The skills required to manage people has gotten more complex as we progress in the new knowledge economy.

The relatively higher educational level of today’s employees, the fluidity of market demand, the mindset of a generation fueled by vast amount of information, the evolution of technology, these are some reasons that make the task of people management more complex.

The complexity of this task is also represented by the way the name of Human Resources (HR) division evolves through the years.

Known as Personnel in the past, it also carries the name of Human Capital, People or Talent division. Its service models, which include names such as Shared Services, Outsourcing, Insourcing, Centre of Excellence, Business Partner, are not unfamiliar to the corporate folks. The question is, where does this lead HR to?

We sum up from our study four modern roles where HR is expected to and can add value to the organisation at large which also represents a paradigm shift of those used to the administrative role of a traditional HR.

1. Leveraging on Strengths

Every organisation has its valuable artifacts of strengths which must realise and make full use of. The preferred management approach is always about solving the problems that an organisation faces, however this often causes the organisation to overlook its underlying strengths that makes it great. A modern HR practitioner must always ask for what works when faced with any situation, and then consider how to use those hidden potential fully.

2. Preparing Organisation for the Future

There is no better division than HR to make an organisation future-ready and future-proof. The fluid competitive landscape has forced organisations to grapple with the various effects of change; it is in this aspect that HR plays a vital role in not only becoming a change agent itself but also creating the awareness and culminating an appetite that welcomes change amongst its workforce.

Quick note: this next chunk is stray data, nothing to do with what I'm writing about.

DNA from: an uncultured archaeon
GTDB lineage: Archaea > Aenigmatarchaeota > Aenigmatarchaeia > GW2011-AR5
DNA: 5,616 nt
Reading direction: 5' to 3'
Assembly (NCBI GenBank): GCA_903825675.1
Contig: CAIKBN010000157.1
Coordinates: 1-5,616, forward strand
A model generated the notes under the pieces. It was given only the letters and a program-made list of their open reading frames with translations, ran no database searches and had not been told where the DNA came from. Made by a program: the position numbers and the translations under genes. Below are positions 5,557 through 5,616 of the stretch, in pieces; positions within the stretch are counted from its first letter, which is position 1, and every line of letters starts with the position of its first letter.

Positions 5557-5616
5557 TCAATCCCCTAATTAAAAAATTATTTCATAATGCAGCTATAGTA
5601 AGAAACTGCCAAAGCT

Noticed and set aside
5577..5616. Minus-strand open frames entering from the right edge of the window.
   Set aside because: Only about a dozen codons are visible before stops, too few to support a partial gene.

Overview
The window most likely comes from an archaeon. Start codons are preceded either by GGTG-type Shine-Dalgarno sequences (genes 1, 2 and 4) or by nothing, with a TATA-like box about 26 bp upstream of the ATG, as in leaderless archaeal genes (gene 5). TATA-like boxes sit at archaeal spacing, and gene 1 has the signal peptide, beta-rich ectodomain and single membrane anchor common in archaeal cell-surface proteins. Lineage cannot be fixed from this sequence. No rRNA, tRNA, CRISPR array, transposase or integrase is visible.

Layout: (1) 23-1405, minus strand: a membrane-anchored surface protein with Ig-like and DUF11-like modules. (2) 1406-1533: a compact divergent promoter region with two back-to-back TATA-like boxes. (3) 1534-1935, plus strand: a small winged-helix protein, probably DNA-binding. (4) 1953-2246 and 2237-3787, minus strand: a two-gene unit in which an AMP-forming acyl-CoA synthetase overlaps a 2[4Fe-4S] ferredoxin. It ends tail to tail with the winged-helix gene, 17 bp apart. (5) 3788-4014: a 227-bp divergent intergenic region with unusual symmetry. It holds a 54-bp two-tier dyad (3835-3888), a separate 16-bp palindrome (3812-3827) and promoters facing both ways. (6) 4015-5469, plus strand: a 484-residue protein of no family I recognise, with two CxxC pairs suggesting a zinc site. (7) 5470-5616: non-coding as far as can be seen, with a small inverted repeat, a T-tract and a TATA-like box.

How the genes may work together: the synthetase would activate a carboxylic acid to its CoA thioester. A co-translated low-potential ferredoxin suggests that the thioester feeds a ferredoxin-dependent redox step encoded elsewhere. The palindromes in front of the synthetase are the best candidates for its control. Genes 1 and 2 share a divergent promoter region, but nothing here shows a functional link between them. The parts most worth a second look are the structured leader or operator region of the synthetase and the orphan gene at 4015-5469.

In it, HR has built the necessary structure to make the organisation more resilient and innovative.

3. Making use of People Analytics

HR can be more influential at the management round table if they are able to furnish the leaders with people-related metrics that guide decision-making.

While many of traditional HR projects make people feel good, it lacks the science and numbers to support its running vis-a-vis other projects. People analytics can also shed light on past trends and records that are instrumental to HR planning and holistic talent management and development.

4. Embracing Employee Well Being

The traditional implicit contract between employer and employee has changed drastically in the last decade. Employees do not just work for a living; they yearn more of having the opportunity to work and be involved in interesting projects that are aligned with their personal goal and purpose, alongside a supportive team.

HR can and should support the notion of a great place to work for the purpose of attracting and retaining the best talents, at the same time improving employee engagement when they are at work, all through the focus of embracing well-being.

Well being is personal, thus such focus would take the relationship between the organisation with its employees to a whole new level of personal affinity and trust.

An organisation that understands the modern roles of HR today will see better and plan better for the future.

Contributed by Mr Low Boon Seong